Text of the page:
The World Mosquito Program is working in Bali to protect communities from mosquito-borne diseases like dengue, chikungunya, Zika and yellow fever.
In 2023, the World Mosquito Program began work in both Denpasar and Buleleng, in Bali, to combat the growing threat of mosquito-borne diseases. The World Mosquito Program (WMP) and the Balinese Government, with the support of the Australian Government and the Gillespie Family Foundation, have joined forces to “dengue-proof” Bali by using the WMP's Wolbachia technology. For decades, dengue has been taking its toll on Bali’s people, health system and economy. In 2020, Bali, of all Indonesian provinces, had the highest dengue incidence with some 270 cases per 100,000 people.
WMP has been working in Indonesia since 2014, protecting nearly two million people from dengue and other mosquito-borne diseases in Yogyakarta and across neighbouring Sleman and Bantul districts. The results of WMP’s 2018-2020 gold-standard trial in Yogyakarta provided conclusive evidence that WMP's Wolbachia works.
WMP and its partners – the Ministry of Health Indonesia and the Government of Bali, with the support of the local communities – will start with Wolbachia mosquito releases in areas hardest hit by dengue in Denpasar province, in the south, and in Buleleng, in the north. The initial releases will benefit about one million people.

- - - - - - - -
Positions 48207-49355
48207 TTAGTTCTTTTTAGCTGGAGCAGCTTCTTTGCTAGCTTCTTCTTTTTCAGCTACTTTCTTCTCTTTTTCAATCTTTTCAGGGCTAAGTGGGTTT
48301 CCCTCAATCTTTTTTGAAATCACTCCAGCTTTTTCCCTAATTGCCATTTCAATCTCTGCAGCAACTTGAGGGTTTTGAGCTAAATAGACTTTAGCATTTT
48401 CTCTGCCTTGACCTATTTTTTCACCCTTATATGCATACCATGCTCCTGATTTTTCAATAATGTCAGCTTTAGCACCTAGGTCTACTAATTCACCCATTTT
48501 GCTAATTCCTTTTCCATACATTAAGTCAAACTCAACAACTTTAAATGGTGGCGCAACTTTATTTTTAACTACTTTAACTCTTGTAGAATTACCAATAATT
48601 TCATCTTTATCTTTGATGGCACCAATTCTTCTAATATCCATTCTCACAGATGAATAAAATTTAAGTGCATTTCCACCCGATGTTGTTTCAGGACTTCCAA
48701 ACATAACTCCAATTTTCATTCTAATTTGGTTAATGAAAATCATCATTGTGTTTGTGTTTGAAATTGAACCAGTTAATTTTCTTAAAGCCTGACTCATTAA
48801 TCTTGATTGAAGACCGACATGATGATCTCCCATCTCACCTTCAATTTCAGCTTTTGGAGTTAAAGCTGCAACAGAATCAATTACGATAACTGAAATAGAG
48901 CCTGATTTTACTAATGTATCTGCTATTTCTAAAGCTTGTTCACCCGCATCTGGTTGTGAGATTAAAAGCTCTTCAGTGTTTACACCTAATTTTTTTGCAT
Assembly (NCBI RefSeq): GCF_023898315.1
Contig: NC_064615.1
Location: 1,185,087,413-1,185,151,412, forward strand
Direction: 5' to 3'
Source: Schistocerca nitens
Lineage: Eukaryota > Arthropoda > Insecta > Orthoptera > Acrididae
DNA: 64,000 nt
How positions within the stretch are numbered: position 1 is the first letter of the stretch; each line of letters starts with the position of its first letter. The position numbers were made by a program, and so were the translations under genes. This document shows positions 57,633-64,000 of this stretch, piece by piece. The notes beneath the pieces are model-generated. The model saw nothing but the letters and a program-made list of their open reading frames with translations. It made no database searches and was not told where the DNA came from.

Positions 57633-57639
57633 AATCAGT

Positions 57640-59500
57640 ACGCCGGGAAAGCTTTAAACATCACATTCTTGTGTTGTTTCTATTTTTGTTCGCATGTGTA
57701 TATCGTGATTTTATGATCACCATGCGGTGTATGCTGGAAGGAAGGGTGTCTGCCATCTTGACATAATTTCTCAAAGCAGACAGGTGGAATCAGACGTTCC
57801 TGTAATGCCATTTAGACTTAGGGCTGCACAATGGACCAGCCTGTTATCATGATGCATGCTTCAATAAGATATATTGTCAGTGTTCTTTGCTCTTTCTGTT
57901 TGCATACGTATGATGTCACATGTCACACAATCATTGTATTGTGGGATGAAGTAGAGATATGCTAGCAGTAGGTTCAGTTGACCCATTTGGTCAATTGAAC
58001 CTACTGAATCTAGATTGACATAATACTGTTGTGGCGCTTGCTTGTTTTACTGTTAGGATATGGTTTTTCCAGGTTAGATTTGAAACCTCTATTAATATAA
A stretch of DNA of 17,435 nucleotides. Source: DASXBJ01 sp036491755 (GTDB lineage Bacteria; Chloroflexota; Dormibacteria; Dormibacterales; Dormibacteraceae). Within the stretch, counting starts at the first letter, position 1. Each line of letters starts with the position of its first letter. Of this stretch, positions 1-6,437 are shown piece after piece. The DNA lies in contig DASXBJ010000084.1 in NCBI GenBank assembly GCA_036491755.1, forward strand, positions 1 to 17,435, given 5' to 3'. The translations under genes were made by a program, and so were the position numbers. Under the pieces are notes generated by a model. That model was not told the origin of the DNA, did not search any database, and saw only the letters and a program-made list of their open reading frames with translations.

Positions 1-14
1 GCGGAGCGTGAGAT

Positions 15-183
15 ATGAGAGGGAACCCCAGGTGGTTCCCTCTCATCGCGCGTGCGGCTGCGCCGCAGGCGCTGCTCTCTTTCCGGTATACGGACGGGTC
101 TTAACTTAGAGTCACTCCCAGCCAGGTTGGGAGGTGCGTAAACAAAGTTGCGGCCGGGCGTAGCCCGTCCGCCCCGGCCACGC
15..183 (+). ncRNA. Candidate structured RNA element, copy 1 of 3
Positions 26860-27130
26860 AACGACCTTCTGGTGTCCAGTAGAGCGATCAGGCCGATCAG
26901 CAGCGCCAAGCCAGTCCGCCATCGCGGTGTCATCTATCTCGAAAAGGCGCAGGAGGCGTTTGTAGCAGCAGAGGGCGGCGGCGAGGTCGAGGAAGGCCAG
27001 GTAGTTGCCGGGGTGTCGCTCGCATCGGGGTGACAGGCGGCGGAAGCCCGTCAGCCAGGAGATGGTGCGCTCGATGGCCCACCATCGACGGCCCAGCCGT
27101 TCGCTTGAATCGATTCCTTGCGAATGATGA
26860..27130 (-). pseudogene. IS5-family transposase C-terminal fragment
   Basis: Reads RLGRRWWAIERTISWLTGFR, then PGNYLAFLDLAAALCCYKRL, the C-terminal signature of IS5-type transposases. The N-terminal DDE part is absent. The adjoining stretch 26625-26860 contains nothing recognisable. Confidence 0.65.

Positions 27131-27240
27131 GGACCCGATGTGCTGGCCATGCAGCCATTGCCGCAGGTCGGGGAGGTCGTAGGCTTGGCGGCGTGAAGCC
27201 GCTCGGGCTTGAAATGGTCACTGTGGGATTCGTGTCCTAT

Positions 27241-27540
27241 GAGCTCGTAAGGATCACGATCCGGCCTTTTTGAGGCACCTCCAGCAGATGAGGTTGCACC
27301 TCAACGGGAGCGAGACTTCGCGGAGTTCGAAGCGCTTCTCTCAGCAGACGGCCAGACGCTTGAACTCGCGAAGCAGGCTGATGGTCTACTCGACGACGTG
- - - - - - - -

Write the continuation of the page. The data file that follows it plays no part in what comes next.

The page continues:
Awareness raising about WMP's Wolbachia with the local communities and preparations for mosquito releases will start in mid 2023. It is hoped that further releases will be possible in all areas of Bali, between 2023-2025, to protect nearly three million people from dengue and other mosquito-borne diseases.
A 2020 study predicted that the deployment of Wolbachia mosquitoes for dengue control would be a cost-effective intervention in Bali. Based on that modelling, the Wolbachia mosquito releases in Denpasar and Bulelung are expected to avert around 35,000 dengue cases every year and more than half a million cases - including 80,000 hospitalisations - over 15 years. This translates into expected savings of about US$ 25 million in healthcare costs over 15 years, based on the estimated cost of dengue illness in Indonesia.
We’ve been working with communities in Indonesia since 2012 to help prevent mosquito-borne diseases. Read our progress updates to see our latest news.